10th EAI International Conference on Bio-inspired Information and Communications Technologies (formerly BIONETICS)

Research Article

Evolutionary pressures in emerging societies of secondary users in cognitive radio networks

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  • @INPROCEEDINGS{10.4108/eai.22-3-2017.152395,
        author={Anna Wisniewska and Bilal Khan and Ala Al-Fuqaha and Kirk Dombrowski and Mohammad Abu Shattal},
        title={Evolutionary pressures in emerging societies of secondary users in cognitive radio networks},
        proceedings={10th EAI International Conference on Bio-inspired Information and Communications Technologies (formerly BIONETICS)},
        publisher={ACM},
        proceedings_a={BICT},
        year={2017},
        month={3},
        keywords={internet of things cognitive radio networks dynamic spectrum access behavioral-ecological networks self-coexsitence},
        doi={10.4108/eai.22-3-2017.152395}
    }
    
  • Anna Wisniewska
    Bilal Khan
    Ala Al-Fuqaha
    Kirk Dombrowski
    Mohammad Abu Shattal
    Year: 2017
    Evolutionary pressures in emerging societies of secondary users in cognitive radio networks
    BICT
    ACM
    DOI: 10.4108/eai.22-3-2017.152395
Anna Wisniewska,*, Bilal Khan1, Ala Al-Fuqaha2, Kirk Dombrowski1, Mohammad Abu Shattal3
  • 1: Department of Sociology University of Nebraska-Lincoln
  • 2: Computer Science Department Western Michigan University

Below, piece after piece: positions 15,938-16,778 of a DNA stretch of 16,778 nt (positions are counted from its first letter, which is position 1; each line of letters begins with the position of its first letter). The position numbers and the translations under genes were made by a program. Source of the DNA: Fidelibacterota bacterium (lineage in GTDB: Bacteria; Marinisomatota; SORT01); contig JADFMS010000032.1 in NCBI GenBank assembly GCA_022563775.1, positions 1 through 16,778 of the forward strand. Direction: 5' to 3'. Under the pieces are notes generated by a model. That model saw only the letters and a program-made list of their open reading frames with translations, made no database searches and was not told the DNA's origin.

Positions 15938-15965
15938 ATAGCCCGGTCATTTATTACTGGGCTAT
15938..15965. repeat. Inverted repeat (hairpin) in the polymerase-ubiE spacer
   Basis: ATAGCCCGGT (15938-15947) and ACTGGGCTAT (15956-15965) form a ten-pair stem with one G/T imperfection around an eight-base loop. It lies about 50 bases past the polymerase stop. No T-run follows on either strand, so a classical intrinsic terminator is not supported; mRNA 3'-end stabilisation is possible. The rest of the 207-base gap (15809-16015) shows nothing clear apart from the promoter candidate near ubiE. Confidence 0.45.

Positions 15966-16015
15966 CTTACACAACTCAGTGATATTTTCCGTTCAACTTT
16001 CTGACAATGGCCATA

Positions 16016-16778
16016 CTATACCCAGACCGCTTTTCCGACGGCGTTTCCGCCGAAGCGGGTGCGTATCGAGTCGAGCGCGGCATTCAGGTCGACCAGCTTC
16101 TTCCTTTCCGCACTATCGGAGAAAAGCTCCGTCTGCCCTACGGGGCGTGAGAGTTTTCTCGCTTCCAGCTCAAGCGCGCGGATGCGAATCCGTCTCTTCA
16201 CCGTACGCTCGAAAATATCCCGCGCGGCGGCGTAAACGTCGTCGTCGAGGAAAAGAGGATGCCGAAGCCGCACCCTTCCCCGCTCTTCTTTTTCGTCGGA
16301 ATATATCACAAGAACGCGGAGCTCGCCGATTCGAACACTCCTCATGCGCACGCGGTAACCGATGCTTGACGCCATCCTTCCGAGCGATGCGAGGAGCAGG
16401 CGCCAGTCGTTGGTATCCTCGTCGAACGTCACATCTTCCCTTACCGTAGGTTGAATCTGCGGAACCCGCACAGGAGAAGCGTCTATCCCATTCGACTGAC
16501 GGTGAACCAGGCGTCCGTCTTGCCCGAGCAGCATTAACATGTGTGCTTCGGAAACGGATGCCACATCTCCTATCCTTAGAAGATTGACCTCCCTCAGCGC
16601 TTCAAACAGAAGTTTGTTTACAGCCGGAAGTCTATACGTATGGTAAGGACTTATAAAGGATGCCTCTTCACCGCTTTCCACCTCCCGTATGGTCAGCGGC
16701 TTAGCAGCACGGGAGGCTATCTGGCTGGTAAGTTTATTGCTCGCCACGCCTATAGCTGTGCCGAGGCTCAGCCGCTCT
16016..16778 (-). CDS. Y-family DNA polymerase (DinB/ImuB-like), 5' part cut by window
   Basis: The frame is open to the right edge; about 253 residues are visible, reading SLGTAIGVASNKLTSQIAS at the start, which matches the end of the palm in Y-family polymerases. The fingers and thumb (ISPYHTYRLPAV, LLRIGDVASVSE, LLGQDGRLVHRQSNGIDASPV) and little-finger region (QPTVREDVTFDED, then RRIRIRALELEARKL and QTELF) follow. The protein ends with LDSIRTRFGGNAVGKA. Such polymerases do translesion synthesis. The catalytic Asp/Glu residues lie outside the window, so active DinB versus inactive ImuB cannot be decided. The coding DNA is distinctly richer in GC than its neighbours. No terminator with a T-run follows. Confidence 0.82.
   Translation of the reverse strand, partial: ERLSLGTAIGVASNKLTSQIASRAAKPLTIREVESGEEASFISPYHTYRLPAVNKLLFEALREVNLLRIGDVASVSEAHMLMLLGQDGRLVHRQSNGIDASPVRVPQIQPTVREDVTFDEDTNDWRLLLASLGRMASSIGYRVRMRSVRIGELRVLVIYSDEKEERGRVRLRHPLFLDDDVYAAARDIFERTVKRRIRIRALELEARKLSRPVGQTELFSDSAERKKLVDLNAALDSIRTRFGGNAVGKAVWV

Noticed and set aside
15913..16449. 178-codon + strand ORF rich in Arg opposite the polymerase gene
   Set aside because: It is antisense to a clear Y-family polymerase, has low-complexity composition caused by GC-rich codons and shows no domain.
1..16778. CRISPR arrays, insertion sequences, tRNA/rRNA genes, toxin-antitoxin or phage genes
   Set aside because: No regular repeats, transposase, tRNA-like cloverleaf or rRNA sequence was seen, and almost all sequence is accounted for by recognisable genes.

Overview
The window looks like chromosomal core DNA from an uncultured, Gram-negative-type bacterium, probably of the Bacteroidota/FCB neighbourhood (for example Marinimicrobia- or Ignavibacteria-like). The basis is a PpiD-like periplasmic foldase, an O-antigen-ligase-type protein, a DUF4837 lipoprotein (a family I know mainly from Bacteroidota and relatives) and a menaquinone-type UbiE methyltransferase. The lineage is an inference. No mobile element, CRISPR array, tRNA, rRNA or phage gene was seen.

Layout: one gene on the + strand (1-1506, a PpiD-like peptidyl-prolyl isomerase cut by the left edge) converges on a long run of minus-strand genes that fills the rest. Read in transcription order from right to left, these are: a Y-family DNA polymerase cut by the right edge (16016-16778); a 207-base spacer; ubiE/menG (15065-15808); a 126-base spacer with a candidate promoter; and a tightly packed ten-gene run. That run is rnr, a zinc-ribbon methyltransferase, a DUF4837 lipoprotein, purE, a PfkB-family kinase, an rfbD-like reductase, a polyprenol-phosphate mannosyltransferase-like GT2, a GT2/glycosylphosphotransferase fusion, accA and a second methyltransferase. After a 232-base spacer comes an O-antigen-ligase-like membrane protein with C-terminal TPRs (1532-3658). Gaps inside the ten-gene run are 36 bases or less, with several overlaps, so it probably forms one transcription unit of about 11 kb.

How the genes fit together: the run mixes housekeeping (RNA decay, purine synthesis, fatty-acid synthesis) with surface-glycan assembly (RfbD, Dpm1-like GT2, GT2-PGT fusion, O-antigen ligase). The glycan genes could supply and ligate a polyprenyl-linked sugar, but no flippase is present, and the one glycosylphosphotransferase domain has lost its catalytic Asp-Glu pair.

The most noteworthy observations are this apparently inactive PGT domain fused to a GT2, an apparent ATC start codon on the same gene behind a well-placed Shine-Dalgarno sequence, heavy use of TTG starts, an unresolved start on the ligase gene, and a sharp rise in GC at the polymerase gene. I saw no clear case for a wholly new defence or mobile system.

• 3: Electrical and Computer Engineering Western Michigan University
*Contact email: awisniewska@gradcenter.cuny.edu

Abstract

Wireless communication is an increasingly ubiquitous and important aspect of the digital ecosystem. In the face of rapid growth in the population of Internet of Things reached 4+ billion devices in 2014, and is expected to continue to grow, reaching 25 billion by 2020, the limited capacity of radio spectrum is likely to reach saturation. In this paper, we show that evolutionary pressures in CR societies necessarily drive the emergence of more advanced sensing capabilities, and correspondingly more sophisticated models of resource sharing. We put forth four evolutionary stages for CR societies, based on well-established biological analogues, and demonstrate that at each stage of CR evolution, a subpopulation that is able to engage more advanced sensing capabilities and couse strategies is able to better extract greater utility from spectrum resources. In this manner, we see that each stage of CR evolution prepares the way for the next: the present societies of nonforagers facilitate the emergence of foragers; foragers give way to contention-sensing rational CR societies; these, in turn, will likely facilitate the emergence of sociality. Each evolutionary stage is enabled by advances in sensory capabilities, and gives rise to new sophisticated resource sharing schemes that yield more efficient utilization of radio spectrum for secondary users, regardless of primary user activity.